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Terms to Know

The terms listed below have been defined as they are referred to in the text.  Definitions are from the dictionary of geology at unless marked by an asterisk.


A term used to describe an igneous rock that has a large percentage of light-colored minerals such as quartz, feldspar, and muscovite. Also used in reference to the magmas from which these rocks crystallize. Felsic rocks are generally rich in silicon and aluminum and contain only small amounts of magnesium and iron. Granite and rhyolite are examples of felsic rocks. (See mafic to contrast.)

Flank Collapse* –

Flank Collapse is the failure of a large section of unstable slope.  Although similar to a landslide, the magnitude of these events is many magnitudes greater.  These events occur under conditions of extreme instability often created by rising magma bodies causing bulging of already steep sided volcanoes.  Collapse volumes can reach hundreds of cubic kilometers.


As magma moves toward the earth’s surface, it pushes up on the crust creating great confining pressure.  As this pressure builds, the volcano becomes less and less stable until a state of overpressure is reached where the volcano is ready to erupt.  At this point, a triggering event may cause the eruption of the volcano.  Overpressure may take tens of years or hundreds of thousands of years to build depending on the properties of the volcano.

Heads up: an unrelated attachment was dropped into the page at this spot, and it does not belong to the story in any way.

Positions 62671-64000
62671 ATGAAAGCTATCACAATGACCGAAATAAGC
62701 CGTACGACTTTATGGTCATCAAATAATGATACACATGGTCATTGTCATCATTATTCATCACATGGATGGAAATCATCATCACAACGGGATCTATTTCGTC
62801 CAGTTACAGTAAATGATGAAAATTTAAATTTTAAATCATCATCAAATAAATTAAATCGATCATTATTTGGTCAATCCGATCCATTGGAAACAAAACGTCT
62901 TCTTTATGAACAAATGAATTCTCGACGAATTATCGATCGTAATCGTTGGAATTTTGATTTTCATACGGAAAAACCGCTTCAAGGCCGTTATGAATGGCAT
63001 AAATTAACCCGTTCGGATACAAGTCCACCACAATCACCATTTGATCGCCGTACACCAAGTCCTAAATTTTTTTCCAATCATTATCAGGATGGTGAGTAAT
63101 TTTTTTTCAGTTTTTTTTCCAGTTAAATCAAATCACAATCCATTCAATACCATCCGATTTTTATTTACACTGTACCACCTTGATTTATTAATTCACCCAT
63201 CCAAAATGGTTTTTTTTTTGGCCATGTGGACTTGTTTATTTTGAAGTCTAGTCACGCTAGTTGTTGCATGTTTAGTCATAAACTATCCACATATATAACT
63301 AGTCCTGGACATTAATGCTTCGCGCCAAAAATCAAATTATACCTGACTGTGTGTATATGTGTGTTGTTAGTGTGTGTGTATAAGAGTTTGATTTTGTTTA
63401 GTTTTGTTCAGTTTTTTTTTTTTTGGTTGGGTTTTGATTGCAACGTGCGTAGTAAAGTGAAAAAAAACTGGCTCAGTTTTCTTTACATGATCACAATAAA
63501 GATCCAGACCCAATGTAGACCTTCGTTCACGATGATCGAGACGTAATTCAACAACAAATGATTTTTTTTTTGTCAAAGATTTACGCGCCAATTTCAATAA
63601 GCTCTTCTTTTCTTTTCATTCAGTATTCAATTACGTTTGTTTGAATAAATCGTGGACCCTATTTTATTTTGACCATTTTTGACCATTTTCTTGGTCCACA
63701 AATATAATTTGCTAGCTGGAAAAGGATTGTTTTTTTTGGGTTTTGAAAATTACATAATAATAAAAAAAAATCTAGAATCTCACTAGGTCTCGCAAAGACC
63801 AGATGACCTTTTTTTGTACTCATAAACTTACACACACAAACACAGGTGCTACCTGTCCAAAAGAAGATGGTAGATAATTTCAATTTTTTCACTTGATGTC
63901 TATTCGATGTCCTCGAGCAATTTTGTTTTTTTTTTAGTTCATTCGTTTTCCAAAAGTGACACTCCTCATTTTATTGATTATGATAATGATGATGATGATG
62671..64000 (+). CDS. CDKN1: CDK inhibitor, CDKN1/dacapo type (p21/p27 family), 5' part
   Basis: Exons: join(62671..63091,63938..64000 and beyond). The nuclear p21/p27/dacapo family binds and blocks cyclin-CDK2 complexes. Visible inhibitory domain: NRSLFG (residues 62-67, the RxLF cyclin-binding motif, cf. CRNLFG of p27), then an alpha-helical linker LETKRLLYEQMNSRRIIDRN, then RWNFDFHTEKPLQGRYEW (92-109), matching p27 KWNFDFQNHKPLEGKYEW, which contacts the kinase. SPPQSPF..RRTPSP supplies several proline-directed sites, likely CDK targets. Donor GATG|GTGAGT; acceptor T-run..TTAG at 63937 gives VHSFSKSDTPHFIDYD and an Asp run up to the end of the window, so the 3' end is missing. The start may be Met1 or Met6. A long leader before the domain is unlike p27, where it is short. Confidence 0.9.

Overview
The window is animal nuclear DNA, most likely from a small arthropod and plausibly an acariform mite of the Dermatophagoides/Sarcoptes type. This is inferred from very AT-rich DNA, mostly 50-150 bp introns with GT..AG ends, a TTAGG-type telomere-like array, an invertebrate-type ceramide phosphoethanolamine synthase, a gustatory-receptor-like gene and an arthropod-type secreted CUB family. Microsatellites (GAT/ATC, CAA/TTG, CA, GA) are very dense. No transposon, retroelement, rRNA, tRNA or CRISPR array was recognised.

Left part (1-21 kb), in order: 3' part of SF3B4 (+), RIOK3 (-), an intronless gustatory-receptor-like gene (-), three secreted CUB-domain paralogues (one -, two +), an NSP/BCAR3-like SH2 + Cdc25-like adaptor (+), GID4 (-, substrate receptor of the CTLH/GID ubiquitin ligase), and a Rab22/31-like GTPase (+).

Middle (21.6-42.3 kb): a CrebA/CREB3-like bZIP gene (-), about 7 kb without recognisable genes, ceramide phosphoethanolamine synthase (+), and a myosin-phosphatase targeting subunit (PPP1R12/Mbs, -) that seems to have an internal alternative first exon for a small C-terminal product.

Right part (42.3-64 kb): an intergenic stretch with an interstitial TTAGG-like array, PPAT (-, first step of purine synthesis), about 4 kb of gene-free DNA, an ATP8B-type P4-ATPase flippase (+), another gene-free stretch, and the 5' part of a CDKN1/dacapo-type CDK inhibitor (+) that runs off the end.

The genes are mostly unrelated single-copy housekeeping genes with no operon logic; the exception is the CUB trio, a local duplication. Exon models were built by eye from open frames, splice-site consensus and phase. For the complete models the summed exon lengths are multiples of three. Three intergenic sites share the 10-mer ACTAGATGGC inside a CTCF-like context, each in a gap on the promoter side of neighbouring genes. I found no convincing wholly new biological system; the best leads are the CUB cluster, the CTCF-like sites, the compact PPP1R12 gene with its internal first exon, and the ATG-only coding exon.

A term used to describe an igneous rock that has a large percentage of dark-colored minerals such as amphibole, pyroxene and olivine. Also used in reference to the magmas from which these rocks crystallize. Mafic rocks are generally rich in iron and magnesium. Basalt and gabbro are examples of mafic rocks. (See felsic to contrast.)


An explosive volcanic eruption initiated by the interaction of magma and water (usually either meteoric or groundwater).


The resistance of a fluid to flow. Fluids with a high viscosity resist flow. Fluids with a low viscosity flow freely


A volatile is a material with a tendency to vaporize.  In volcanism, these materials are very critical to the behavior of magma. Magma invariably contains small amounts of dissolved gas (water, CO2 etc) which is released as pressure is removed. Magmas formed by melting of mantle rocks have generally low volatile contents, but those formed by partial melting of crustal rocks are often volatile-rich. A high volatile content decreases viscosity (like adding water to treacle), and is probably the main factor in enabling some highly viscous (but also volatile-rich) melts to reach the surface at all. The release of gas during eruption is particularly likely to be explosive if the magma is both viscous (as gas is released, so viscosity is immediately increased) and volatile rich.    (Source:  The Geological Society)

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